At Breathe New Hampshire’s first statewide Youth Network summit in 2009, participating youth identified an Earth Day event as an important goal for their group. Members of the Youth Advisory Board, decided to use their KIDS Consortium Green Schools mini-grant to address the problem of cigarette litter by educating youth and adults about the environmental damage done by discarding cigarette butts.
Students learned that although cigarette filters look like cotton and give the impression they will “disappear” into the soil and water, these filters actually contain toxic chemicals and very thin fibers of cellulose acetate that can take 18 months to 10 years to decompose or biodegrade.
Youth Advisory Board members, ages 12-18, worked closely with their community partner, Breathe New Hampshire, to coordinate the statewide clean-up. They put together kits for each team and provided public relations/media support and technical support.
Youth from several organizations connected with the Youth Network and participated in “Bag the Butts” Earth Day events to clean up two public parks, two school yards, Raymond’s Town Common, and the beach and surrounding area at Bear Brook State Park: Pembroke Academy Key Club; Nashua High School-South SADD (Students Against Destructive Decisions); Raymond Coalition for Youth afterschool program; and the Girl Scout Green and White Mountains Troop #10504.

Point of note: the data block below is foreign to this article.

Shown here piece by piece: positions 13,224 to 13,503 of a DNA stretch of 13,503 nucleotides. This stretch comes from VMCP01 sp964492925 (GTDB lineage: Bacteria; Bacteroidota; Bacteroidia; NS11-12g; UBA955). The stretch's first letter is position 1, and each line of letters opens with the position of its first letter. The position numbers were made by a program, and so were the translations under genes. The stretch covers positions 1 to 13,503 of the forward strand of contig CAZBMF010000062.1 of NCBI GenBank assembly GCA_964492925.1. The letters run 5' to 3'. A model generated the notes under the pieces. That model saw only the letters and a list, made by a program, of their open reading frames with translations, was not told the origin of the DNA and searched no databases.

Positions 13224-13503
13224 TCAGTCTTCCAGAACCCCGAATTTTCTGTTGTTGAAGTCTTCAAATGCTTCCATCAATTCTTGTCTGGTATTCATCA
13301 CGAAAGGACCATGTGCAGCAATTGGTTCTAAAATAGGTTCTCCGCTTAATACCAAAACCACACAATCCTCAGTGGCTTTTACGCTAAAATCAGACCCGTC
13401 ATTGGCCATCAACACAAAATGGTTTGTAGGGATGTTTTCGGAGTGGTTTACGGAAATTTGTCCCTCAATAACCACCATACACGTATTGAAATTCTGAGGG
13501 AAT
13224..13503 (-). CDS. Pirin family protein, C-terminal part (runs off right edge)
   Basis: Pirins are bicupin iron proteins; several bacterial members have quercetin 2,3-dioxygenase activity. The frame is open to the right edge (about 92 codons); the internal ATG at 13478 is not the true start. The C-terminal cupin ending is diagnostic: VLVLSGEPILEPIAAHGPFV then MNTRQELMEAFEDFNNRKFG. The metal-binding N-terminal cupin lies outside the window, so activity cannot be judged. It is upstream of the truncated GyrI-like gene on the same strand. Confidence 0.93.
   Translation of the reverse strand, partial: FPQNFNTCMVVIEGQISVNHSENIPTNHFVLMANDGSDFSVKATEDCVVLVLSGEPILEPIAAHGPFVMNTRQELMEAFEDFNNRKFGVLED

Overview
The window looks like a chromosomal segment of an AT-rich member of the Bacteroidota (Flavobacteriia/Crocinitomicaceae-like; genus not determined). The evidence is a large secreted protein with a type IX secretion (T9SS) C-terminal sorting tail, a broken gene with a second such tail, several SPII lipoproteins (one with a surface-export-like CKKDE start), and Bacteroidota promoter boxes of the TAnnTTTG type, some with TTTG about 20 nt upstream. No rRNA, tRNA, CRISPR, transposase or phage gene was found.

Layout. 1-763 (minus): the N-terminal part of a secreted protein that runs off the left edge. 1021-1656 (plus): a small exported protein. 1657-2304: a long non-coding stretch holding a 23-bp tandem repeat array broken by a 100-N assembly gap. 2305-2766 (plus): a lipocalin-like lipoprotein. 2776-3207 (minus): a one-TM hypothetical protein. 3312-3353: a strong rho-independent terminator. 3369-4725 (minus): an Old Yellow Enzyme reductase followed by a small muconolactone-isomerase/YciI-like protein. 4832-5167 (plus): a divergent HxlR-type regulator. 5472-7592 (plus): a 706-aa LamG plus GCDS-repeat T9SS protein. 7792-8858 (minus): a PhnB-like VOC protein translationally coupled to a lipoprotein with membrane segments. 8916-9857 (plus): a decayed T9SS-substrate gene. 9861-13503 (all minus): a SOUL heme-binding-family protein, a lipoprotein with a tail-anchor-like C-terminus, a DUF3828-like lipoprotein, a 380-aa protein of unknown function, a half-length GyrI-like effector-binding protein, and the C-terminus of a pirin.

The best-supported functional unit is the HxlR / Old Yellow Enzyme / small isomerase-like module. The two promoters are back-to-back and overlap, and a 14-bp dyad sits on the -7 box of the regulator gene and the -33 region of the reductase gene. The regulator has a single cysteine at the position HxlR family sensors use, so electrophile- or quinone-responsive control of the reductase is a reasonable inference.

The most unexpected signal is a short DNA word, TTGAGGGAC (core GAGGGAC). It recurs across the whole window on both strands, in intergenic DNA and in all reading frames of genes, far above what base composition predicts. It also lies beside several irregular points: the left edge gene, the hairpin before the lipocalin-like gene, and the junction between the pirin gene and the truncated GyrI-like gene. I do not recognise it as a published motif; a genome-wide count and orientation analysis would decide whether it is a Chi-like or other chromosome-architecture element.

Students from Nashua’s SADD Group and their principal at Nashua High School-South were surprised at the number of cigarette butts collected on school property. They made the following observation: people picking up students are smoking in cars while waiting and throwing cigarettes out the window. Pembroke Academy’s Key Club shared the literature with their school nurse and health teacher. The group’s advisor stated, “This event really opened the eyes of the students on how dangerous and unhealthy all of this trash was!”
All the butts collected by the groups were turned into Breathe New Hampshire and placed in a large clear container for use as a visual tool when presenting information on tobacco and its environmental impact. Participating youth documented their projects by completing a Project Summary Sheet and submitting photos of their activity with their “Bags of Butts.”
Youth used the information that they learned to educate their peers about the dangers of tobacco products and how cigarettes can damage the environment when they are discarded.